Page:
A federal bankruptcy judge is expected to rule Wednesday on whether to accept a settlement between OxyContin maker Purdue Pharma, the states and thousands of local governments over an opioid crisis that has killed a half-million Americans over the last two decades.
If Judge Robert Drain confirms the plan, estimated to be valued at $10 billion, it could cap years of litigation. Members of the Sackler family would give up ownership of the company and pay $4.5 billion while the company is converted to a new entity with its profits being used to fight the epidemic. Objectors could appeal the ruling.
The next steps become murkier if the judge sides with a handful of holdout states and activists by rejecting the plan. Parties in the case could head back to the drawing board, and long-paused lawsuits against the company and Sackler family members would likely resume.
The most contentious issue in the settlement process is that Sackler family members would receive protection from lawsuits over opioids. They would not receive immunity from criminal charges, though there are no indications any are forthcoming.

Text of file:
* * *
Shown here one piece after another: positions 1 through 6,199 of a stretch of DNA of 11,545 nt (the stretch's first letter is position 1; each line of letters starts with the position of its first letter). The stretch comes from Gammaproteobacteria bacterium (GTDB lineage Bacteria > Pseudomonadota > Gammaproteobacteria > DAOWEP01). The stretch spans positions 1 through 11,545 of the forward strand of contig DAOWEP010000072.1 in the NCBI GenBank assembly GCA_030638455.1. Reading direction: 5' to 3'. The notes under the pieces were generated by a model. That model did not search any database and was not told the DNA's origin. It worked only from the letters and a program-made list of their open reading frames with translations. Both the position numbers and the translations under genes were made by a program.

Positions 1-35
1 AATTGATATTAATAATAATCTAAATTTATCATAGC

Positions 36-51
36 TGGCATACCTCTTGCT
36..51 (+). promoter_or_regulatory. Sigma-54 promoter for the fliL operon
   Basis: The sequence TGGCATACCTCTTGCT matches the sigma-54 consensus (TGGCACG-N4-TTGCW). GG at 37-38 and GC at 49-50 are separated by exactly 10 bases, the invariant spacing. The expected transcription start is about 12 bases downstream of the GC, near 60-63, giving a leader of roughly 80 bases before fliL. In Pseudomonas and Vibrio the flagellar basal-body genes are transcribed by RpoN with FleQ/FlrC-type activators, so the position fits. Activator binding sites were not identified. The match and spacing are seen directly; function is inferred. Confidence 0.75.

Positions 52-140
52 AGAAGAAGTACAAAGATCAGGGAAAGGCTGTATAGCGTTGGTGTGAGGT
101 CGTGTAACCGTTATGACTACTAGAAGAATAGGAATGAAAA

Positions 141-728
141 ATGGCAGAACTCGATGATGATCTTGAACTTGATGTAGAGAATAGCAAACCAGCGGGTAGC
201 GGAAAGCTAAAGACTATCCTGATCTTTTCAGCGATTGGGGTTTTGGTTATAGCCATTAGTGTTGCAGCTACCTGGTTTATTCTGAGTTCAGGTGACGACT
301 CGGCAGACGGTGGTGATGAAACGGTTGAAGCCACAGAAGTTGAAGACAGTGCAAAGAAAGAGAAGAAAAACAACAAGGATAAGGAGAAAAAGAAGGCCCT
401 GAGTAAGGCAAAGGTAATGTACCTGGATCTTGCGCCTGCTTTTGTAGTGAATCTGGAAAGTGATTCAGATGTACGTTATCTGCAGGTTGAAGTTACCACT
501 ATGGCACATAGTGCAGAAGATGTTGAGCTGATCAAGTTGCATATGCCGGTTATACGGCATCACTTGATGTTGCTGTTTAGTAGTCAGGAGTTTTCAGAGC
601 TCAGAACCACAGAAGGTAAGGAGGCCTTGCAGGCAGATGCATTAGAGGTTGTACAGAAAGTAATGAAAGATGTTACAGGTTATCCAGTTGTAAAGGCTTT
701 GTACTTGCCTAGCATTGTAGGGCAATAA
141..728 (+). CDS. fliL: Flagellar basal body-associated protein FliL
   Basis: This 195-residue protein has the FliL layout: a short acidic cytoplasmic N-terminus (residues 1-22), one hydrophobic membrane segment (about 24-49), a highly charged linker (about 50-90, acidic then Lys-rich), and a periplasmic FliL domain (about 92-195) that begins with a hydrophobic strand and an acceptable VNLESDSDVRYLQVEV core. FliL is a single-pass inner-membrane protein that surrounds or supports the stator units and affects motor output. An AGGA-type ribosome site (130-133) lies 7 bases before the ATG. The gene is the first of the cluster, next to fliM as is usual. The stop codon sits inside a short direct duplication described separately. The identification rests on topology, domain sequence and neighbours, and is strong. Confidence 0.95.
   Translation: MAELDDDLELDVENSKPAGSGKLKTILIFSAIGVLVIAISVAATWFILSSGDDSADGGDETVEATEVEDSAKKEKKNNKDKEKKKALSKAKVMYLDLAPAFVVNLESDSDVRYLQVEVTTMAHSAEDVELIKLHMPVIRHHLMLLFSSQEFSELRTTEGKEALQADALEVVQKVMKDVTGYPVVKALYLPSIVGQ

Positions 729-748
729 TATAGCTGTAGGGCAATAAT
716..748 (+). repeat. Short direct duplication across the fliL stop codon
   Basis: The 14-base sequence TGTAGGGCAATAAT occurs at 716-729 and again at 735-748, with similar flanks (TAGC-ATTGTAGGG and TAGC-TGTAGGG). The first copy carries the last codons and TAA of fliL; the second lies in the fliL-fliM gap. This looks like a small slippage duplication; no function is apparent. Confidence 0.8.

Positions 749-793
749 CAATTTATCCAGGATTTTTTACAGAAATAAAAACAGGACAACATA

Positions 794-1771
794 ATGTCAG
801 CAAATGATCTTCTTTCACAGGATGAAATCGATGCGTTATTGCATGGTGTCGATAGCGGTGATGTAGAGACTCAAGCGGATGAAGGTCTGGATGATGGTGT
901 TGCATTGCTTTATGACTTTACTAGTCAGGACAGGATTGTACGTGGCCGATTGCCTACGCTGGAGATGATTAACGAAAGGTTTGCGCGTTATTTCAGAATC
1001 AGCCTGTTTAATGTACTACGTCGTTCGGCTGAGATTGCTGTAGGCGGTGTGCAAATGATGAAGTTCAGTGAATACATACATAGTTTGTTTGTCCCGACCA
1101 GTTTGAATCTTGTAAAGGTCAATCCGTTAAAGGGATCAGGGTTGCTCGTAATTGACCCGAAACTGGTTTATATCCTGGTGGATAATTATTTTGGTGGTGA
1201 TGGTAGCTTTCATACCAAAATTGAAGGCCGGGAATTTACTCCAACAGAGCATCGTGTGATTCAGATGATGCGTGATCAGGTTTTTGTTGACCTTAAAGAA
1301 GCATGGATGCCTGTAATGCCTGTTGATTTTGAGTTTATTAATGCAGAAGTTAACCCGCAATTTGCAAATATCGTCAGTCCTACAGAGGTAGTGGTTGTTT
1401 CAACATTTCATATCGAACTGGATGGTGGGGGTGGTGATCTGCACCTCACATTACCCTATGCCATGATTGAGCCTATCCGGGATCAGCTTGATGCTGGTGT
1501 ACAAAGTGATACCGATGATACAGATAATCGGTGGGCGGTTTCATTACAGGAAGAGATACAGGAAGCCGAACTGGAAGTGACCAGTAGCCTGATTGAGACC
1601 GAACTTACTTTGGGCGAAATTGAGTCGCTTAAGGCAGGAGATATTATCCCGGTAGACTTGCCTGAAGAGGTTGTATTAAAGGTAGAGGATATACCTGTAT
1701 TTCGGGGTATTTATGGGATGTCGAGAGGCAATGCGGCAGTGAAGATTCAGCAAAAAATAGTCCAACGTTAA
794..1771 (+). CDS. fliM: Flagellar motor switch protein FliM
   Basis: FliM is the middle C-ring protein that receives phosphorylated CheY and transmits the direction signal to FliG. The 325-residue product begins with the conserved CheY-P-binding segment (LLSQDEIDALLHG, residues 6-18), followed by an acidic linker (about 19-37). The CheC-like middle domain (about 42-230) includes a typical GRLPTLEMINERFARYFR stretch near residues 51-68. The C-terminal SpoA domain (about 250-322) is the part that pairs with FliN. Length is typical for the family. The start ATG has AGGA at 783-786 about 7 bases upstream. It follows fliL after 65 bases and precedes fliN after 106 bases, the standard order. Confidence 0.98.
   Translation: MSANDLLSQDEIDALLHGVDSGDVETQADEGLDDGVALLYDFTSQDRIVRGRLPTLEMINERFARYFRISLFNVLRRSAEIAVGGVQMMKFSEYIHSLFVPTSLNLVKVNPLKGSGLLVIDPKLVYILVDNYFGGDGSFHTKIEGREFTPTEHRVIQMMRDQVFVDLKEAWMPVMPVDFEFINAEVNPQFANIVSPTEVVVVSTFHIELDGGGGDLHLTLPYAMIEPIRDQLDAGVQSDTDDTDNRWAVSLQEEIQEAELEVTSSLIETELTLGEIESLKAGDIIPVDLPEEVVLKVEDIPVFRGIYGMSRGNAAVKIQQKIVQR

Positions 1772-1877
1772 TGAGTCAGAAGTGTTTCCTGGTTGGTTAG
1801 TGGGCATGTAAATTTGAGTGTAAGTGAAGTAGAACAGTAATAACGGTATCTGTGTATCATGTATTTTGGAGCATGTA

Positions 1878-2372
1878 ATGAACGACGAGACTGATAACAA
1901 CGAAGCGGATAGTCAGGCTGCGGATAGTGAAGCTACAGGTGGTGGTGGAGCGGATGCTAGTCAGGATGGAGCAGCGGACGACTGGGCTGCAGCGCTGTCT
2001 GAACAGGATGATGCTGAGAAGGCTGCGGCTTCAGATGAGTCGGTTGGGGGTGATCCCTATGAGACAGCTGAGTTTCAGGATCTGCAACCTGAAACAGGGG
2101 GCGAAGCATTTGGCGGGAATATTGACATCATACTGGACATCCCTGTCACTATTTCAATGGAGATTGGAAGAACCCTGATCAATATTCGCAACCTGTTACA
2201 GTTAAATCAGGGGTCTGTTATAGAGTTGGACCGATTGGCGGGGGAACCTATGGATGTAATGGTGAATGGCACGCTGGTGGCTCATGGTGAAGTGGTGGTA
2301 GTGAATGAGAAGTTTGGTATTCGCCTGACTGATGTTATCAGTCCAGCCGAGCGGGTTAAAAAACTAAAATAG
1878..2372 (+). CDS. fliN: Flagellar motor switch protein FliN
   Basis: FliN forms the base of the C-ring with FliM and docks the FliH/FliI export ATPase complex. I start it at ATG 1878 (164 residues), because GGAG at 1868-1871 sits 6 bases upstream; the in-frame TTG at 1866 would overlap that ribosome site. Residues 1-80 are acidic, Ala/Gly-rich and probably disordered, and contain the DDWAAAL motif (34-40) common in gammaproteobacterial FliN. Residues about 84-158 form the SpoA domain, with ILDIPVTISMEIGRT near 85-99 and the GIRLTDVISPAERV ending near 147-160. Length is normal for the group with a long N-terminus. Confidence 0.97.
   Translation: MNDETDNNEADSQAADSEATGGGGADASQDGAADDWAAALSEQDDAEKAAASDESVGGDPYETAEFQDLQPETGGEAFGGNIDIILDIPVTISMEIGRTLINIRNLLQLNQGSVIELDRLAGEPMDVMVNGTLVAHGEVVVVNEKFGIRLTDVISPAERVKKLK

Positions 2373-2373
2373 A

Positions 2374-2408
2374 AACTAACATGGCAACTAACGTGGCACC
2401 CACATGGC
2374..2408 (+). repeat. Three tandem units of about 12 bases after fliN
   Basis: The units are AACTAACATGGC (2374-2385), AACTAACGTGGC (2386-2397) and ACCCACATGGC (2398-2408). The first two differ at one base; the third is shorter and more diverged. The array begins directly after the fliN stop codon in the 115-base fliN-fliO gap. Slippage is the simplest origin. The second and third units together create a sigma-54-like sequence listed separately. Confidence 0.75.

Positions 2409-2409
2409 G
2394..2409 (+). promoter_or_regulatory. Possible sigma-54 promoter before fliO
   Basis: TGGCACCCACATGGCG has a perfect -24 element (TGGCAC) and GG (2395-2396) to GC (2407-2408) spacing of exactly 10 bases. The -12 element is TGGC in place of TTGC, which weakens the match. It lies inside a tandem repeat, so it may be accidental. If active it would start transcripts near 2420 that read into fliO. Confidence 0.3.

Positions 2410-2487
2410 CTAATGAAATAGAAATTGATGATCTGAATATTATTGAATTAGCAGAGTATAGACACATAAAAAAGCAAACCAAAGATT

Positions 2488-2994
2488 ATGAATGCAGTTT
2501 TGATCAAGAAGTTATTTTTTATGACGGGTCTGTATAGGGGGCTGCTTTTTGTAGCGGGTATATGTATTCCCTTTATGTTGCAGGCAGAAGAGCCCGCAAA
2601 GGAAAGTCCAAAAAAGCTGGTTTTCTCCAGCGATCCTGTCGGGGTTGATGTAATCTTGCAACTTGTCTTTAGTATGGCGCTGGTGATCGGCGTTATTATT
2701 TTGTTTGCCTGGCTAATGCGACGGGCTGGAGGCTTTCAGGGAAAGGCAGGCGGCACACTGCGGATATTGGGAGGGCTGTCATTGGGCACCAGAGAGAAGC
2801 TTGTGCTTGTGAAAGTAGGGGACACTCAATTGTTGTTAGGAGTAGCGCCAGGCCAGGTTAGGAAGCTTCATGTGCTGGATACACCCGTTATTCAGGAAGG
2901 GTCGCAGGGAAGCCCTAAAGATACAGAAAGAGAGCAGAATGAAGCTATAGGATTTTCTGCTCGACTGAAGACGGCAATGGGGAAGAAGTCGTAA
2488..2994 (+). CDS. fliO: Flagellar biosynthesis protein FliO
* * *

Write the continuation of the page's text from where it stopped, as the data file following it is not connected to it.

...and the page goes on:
The Stamford, Connecticut-based company would become a new entity with its board of directors appointed by government officials. Its profits, along with money from the Sacklers, would be used to fund treatment and education programs, among other efforts, as well as compensate some victims of the crisis. Those who are eligible would be expected to receive payments from $3,500 to $48,000.
Under the settlement, public officials would appoint members of the board of the new company that would replace Purdue.
State and local governments came to support the plan overwhelmingly, though many did so grudgingly, as did groups representing those harmed by prescription opioids.
Nine states, Washington, D.C., Seattle, and the U.S. Bankruptcy Trustee, which seeks to protect the nation’s bankruptcy system, opposed the settlement, largely because of the protections granted to the Sackler family.
Drain has urged the holdouts to negotiate an agreement, warning that drawn-out litigation would delay getting settlement money to victims and the programs needed to address the epidemic. Opioid-linked deaths in the United States continued at a record pace last year, hitting 70,000.
By Geoff Mulvihill